Dan Murphy, the editor Meat Marketing & Technology magazine, wrote an excellent account of an appearance he made at Animal Rights 2002.
Murphy was invited to give a short speech to activists covering areas where industry and activists might have some common ground. As you might expect, Murphy was largely wasting his time. As he wrote,
Not surprisingly, my remarks had about as much of a lasting impact on the more than 800 diehard activists in attendance as the “lecture” I gave my cat Riley last week about not clawing the couch.
. . .
Unfortunately, the overwhelming attitude among speakers, disciples and exhibitors alike encompassed a migraine-inducing mix of virulent anti-meat propaganda, bizarre animal action campaigns and a few frightening glimpses into the mind and soul of crusaders who have truly lost the plot.
Murphy relayed a long litany of things that the assembled activists were against as well as some choice quotes from people like Ingrid Newkirk (“You just look at animals — just look into their eyes — and you can tell they’re people. It’s that simple.”) and Paul Watson (“There is no way to change our laws without using violence, and we cannot shy away from violence as a crucial arm of the movement. We can all put ourselves on the line. It doesn’t take a four-year degree to call in a bomb threat.”)
But Murphy was brilliant in tearing apart a bizarre claim by the Animal Defense League’s Jerry Vlasak who argued that violence was compatible with the nonviolent outlook of the civil rights movement.
“Dr. [Martin Luther] King said that destroying property doesn’t violate the principle of non-violence,” [Violence] is part of every successful social justice movement.” (Jerry Vlasak, of the Animal Defense League). That last quote angers me.
Narrow-mindedness in the service of one’s chosen mission is at least understandable. But some of the animal rights leadership obviously enjoys selling a not-so-subtly packaged message of violence in service to the cause.
When the pro-violence folks quoted above arrogantly tried to claim King as a spiritual ancestor to the extremists responsible for blowing up trucks, bombing buildings and destroying the property of legitimate business people, I glanced around at the SRO crowd packed into the room, and the mostly young, predominantly female and almost exclusively white audience members were all nodding their heads in earnest agreement.
Were the real Dr. King still alive I can only imagine that he would disagree with far greater conviction. I won’t digress too extensively here, but allow me to share just a couple relevant quotes for those losers who have a dream that King would somehow relish their sick sanctioning of property destruction:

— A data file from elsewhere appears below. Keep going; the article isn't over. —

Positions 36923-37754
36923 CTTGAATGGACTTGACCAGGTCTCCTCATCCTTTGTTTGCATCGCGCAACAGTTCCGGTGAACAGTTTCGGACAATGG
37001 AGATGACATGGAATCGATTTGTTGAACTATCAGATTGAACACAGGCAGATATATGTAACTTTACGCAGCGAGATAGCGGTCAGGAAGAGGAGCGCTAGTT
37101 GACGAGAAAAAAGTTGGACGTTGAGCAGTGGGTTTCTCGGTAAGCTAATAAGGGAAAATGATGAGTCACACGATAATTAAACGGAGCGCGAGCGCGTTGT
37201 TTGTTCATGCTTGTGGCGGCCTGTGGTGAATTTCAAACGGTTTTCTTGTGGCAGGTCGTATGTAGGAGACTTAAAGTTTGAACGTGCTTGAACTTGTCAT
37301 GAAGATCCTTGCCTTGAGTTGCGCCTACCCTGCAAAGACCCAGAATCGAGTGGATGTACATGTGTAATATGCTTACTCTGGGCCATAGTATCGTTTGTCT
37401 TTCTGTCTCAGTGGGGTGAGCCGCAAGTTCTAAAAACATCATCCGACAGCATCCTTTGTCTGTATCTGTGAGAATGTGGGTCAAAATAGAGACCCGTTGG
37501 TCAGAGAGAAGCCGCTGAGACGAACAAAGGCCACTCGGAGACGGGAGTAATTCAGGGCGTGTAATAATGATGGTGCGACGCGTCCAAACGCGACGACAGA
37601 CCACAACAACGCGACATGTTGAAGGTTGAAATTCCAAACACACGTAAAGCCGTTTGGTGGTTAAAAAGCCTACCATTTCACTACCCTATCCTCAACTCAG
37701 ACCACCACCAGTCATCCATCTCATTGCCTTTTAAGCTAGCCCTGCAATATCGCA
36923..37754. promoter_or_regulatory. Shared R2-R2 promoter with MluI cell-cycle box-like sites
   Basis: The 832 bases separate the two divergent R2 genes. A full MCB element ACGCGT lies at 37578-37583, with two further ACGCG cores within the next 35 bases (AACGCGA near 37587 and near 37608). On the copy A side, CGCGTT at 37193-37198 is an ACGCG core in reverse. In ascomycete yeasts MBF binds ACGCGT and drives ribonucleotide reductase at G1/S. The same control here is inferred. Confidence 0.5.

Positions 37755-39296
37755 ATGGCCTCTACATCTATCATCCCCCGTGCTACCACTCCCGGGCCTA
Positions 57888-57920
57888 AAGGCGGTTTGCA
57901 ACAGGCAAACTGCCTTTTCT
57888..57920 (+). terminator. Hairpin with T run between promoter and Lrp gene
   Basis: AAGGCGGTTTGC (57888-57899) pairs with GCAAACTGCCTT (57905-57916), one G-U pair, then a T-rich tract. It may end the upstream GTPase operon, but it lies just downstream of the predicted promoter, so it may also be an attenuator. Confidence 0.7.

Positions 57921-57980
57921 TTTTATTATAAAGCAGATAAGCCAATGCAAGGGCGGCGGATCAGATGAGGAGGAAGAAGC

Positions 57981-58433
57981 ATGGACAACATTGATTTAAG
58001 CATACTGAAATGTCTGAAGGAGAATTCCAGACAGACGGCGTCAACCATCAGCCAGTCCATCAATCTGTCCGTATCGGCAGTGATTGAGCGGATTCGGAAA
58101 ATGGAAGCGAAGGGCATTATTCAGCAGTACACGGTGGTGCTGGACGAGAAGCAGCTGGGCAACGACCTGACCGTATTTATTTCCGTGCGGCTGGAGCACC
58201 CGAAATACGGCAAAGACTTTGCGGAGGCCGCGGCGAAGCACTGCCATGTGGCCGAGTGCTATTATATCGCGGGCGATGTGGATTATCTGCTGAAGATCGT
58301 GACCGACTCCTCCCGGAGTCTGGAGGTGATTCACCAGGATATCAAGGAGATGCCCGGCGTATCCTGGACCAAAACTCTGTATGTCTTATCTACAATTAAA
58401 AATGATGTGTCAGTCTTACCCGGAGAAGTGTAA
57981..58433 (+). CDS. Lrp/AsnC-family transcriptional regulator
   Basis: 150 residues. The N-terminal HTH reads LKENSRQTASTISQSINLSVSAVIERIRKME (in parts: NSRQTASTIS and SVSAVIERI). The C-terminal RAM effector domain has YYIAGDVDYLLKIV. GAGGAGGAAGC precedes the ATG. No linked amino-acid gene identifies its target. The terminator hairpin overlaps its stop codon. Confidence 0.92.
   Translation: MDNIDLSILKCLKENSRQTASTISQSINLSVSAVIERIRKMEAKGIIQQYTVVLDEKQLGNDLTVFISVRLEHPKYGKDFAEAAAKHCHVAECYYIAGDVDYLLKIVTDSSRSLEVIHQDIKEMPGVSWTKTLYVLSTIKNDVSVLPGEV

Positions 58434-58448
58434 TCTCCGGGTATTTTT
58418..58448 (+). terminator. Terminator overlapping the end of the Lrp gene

. . .
To suggest that arson in the name of the “cause” would be approved by Dr. King — whose own home was fire-bombed by white bigots passionate about their “cause” — is an ignorant interpretation of history at best.
To invoke the name of Martin Luther King on behalf of violent ALF types who are past even the fringe of legitimacy is a venal, bankrupt attempt at credibility that puts an Orwellian spin on a chapter of American social history about which I doubt more than a handful of the activist types at that Animal Rights meeting have more than an MTV-like video clip awareness of its significance.
In fact, using Vlasak’s perverse version of nonviolence, the fire bombing of King’s house was morally acceptable because nobody was hurt — only property was destroyed. According to Vlasak philosophy, somebody who might burn down a black church or firebomb an abortion clinic is not engaged in violence so long as it is only property that is destroyed.
That these sorts of pedantic arguments actually seem to find widespread acceptance in the animal rights movement is indicative of just how marginal the movement is. Nobody outside the movement buys these sorts of arguments anymore than the buy the argument of extremist anti-abortion advocates that destroying an abortion clinic is simply a valid act of defense on behalf of unborn children.
Animal Rights conclave window to weird world of act-out activists Dan Murphy, MeatingPlace.Com, July 12, 2002.
There are no revisions for this post.